And we make the point it is necessary for those who are believers to expect to be walking as their Lord and not as kings in authority unwilling to associate with ordinary people.
3 Grace to you, and peace, from God our Father and the Lord Jesus Christ. Grace we know is undeserved favor. Peace is also something we rarely achieve but a blessing nonetheless and given by God. It broke down all the walls and made peace with people not normally united because of difference in rank and class. The challenge was not for those of low estate but those of high station.
4 I thank my God, making mention of thee always in my prayers. Paul expresses his confidence in Philemon and the work he is doing by thanking God that he is in Colossae and able to look after the ecclesia.
5 Hearing of thy love and faith, which thou hast toward the Lord Jesus, and toward all saints. All reports of them are good, and the important matters attended to by Philemon and the other members of the ecclesia, so Paul has no concern about them as long as their love extended to all.
If you take verse three to refer to Messiah’s ministry, which lasted a little more than three years, then he walked naked and barefoot before the Egyptians and Ethiopians, or the establishment as a witness to them. He had no place to lay his head, and no possessions of his own. He walked naked and barefoot before them.
Jesus did not discriminate between young and old, rich or poor, male or female, for they were all “one” captivity, and this is the point Paul wanted to make to Philemon. Whether Philemon was an Egyptian and Onesimus an Ethiopian is not clear. What we do know is Philemon was master and Onesimus the slave, so their station in life carried by those two classes of people.
6 That the communication of thy faith may become effectual by the acknowledging of every good thing which is in you in Christ Jesus. There is a matter that needs attention but it is a matter Paul feels compelled to put in the form of a request. He might have put it in the form of a reprimand, because Philemon made a difference between members of the ecclesia and his own servants.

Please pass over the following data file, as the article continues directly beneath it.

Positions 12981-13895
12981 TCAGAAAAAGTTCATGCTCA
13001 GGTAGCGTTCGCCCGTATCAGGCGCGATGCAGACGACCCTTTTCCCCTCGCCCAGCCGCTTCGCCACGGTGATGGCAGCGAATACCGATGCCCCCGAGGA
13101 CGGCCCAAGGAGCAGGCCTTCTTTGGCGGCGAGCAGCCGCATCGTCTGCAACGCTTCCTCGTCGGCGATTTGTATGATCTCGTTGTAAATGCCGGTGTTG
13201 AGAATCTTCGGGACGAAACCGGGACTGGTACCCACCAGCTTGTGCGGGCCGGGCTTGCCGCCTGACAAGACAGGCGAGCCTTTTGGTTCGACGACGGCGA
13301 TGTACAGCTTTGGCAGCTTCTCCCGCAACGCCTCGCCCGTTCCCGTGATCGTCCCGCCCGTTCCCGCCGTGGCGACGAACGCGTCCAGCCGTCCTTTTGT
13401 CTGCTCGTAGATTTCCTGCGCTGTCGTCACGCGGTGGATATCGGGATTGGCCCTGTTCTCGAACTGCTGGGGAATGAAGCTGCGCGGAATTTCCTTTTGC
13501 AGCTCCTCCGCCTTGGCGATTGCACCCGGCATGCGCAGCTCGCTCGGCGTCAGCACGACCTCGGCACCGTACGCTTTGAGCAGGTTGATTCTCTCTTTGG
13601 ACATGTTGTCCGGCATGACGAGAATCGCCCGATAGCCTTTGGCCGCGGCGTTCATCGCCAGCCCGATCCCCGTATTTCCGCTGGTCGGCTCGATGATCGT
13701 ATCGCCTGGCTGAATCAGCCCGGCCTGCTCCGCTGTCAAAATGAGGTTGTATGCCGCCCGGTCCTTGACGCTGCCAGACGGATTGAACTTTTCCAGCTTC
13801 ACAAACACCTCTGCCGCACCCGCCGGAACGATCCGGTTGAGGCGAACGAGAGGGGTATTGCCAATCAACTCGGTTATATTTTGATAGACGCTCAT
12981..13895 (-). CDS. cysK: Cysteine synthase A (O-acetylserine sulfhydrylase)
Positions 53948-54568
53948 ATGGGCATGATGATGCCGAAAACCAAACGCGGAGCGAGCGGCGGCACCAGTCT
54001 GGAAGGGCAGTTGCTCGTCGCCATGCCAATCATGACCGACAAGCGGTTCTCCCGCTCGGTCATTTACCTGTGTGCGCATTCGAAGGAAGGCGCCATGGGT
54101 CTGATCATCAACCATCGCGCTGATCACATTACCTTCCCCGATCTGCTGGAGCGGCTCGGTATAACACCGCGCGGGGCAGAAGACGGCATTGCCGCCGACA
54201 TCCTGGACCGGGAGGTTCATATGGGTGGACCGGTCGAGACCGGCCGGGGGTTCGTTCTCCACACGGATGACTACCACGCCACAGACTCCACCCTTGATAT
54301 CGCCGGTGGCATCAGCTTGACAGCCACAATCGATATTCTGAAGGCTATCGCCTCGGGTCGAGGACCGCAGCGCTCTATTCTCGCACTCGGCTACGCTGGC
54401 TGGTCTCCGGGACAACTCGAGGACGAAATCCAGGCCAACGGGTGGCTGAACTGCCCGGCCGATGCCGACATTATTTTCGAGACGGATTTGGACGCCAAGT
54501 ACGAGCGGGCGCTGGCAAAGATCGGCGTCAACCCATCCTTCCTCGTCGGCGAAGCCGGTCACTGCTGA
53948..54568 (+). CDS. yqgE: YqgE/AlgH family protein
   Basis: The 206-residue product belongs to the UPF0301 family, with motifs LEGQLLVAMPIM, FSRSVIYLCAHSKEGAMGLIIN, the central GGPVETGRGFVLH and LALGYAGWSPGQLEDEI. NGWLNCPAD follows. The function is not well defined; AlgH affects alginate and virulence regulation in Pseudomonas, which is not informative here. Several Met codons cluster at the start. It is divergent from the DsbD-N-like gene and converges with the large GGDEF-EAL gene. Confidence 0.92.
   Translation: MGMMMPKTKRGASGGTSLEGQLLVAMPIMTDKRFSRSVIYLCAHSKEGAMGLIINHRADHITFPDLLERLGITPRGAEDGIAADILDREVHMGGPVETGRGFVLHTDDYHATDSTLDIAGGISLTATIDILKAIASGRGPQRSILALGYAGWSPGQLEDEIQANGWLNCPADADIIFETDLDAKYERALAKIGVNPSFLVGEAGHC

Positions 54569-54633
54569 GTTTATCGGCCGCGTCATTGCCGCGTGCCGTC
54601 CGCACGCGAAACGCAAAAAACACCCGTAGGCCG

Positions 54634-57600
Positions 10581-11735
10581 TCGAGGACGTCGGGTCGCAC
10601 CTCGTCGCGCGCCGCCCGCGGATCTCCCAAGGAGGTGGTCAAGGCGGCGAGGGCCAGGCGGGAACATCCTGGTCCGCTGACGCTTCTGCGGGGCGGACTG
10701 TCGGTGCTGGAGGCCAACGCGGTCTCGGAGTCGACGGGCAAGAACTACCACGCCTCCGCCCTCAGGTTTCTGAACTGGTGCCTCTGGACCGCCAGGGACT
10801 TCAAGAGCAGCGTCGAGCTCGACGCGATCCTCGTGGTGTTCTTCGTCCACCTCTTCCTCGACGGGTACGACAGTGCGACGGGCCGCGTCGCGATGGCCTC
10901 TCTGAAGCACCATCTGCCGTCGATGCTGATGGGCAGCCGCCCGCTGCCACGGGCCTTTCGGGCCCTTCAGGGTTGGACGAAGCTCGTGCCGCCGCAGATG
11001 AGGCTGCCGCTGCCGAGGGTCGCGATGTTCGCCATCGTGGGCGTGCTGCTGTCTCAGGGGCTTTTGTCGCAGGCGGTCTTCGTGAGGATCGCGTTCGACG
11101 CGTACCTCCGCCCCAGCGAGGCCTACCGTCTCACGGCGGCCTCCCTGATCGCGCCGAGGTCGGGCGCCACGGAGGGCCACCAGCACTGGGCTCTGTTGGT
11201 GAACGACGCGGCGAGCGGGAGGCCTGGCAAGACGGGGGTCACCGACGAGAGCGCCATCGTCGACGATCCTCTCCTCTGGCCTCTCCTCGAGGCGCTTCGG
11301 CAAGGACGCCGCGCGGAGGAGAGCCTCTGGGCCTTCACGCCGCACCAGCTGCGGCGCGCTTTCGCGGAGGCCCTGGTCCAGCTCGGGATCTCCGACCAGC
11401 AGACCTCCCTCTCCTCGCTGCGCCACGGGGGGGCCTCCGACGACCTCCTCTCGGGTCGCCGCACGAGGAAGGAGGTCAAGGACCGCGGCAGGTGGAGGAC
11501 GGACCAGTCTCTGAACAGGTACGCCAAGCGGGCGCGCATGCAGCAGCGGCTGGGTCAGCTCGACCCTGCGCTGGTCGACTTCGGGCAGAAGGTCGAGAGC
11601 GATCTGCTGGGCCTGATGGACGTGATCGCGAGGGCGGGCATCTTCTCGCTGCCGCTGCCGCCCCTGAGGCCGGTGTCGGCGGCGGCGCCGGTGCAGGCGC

7 For we have great joy and consolation in thy love, because the bowels of the saints are refreshed by thee, brother. Again he softens the impact of what he thought would be a shock to Philemon because it shows up his neglect. In no way was Paul going to infer Philemon had done something wrong.
The position had changed. Led into captivity to Christ. The glory of the Egyptian, which was their wisdom and power, would mean nothing as captives. No expectation of high office and standing, and the slave in their house taught the truth. Because of the position they had in common one was no better than the other, as all walked barefooted with their buttocks uncovered and in need of salvation.
The Egyptian might expect to hold more sway than the Ethiopian, but they would be afraid to exercise that authority in the presence of the new master.
8 Wherefore, though I might be much bold in Christ to enjoin thee that which is convenient. The language exaggerated with Paul careful not to offend, though he makes the point he has a right to insist.
9 Yet for love’s sake I rather beseech thee, being such an one as Paul the aged, and now also a prisoner of Jesus Christ. But he would not do this because of the closeness. Remember they have not met personally. Paul has not been to Colossae and we have no record of them meeting. He in no way invokes his authority as an Apostle, but makes his request based on seniority that age gives.
Note that Paul starts his letter to Philemon claiming to be a prisoner of Jesus Christ. From that time onward the whole world will have only one expectation to escape and that is through Messiah. So Philemon had a duty to teach Onesimus, but he did not. Onesimus ran away, for reasons which left Philemon with complaint against him, but of which we have no detail. That he ran away at all was grounds of complaint in that era, for slaves were the property of their master. Paul tells slaves to do their duty to their masters even more earnestly if their masters believe as well. So Onesimus might well owe Philemon service Paul says he will pay if Philemon insists. But the point is that they all walk naked and barefoot in this world if they are to follow their Lord.